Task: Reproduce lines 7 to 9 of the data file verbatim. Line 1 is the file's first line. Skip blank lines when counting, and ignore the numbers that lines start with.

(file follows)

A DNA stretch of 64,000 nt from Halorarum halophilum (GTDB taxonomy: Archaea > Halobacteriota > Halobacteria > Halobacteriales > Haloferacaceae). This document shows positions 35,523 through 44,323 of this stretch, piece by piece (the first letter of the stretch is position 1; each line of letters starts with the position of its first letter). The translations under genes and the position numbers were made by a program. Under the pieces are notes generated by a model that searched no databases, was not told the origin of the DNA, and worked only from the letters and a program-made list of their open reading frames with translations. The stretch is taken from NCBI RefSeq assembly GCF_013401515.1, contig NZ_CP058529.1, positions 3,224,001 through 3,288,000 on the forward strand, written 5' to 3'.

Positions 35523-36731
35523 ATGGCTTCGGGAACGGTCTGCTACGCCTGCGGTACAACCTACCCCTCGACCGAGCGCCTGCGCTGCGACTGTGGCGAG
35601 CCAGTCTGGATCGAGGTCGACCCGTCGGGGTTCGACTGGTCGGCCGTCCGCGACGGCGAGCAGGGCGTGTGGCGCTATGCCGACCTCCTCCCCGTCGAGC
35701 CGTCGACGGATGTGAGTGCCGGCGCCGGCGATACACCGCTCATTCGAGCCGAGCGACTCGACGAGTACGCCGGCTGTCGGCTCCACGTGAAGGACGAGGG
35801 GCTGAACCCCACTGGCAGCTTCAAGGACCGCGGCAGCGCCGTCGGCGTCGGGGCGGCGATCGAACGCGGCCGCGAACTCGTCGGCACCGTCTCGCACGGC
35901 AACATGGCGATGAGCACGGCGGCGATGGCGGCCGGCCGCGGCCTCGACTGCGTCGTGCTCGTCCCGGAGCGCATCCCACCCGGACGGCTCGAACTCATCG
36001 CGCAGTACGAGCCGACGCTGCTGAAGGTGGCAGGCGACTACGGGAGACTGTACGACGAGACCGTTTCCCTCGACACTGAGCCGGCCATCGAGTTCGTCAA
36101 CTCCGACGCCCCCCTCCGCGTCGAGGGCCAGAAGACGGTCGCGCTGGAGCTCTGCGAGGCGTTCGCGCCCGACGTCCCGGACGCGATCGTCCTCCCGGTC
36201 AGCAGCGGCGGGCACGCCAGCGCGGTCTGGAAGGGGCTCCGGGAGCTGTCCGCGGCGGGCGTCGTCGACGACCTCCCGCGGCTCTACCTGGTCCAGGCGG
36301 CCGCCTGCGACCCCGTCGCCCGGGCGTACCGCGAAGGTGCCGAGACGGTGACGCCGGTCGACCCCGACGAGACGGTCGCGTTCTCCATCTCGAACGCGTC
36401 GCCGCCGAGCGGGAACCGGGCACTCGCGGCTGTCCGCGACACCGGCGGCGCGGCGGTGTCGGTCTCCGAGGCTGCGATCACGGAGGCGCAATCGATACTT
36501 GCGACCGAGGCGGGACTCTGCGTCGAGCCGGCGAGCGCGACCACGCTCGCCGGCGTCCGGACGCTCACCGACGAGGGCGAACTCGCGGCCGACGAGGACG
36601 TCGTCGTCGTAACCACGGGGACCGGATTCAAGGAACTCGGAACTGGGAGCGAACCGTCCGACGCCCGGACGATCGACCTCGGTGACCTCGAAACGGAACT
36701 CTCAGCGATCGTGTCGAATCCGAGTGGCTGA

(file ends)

35901 AACATGGCGATGAGCACGGCGGCGATGGCGGCCGGCCGCGGCCTCGACTGCGTCGTGCTCGTCCCGGAGCGCATCCCACCCGGACGGCTCGAACTCATCG
36001 CGCAGTACGAGCCGACGCTGCTGAAGGTGGCAGGCGACTACGGGAGACTGTACGACGAGACCGTTTCCCTCGACACTGAGCCGGCCATCGAGTTCGTCAA
36101 CTCCGACGCCCCCCTCCGCGTCGAGGGCCAGAAGACGGTCGCGCTGGAGCTCTGCGAGGCGTTCGCGCCCGACGTCCCGGACGCGATCGTCCTCCCGGTC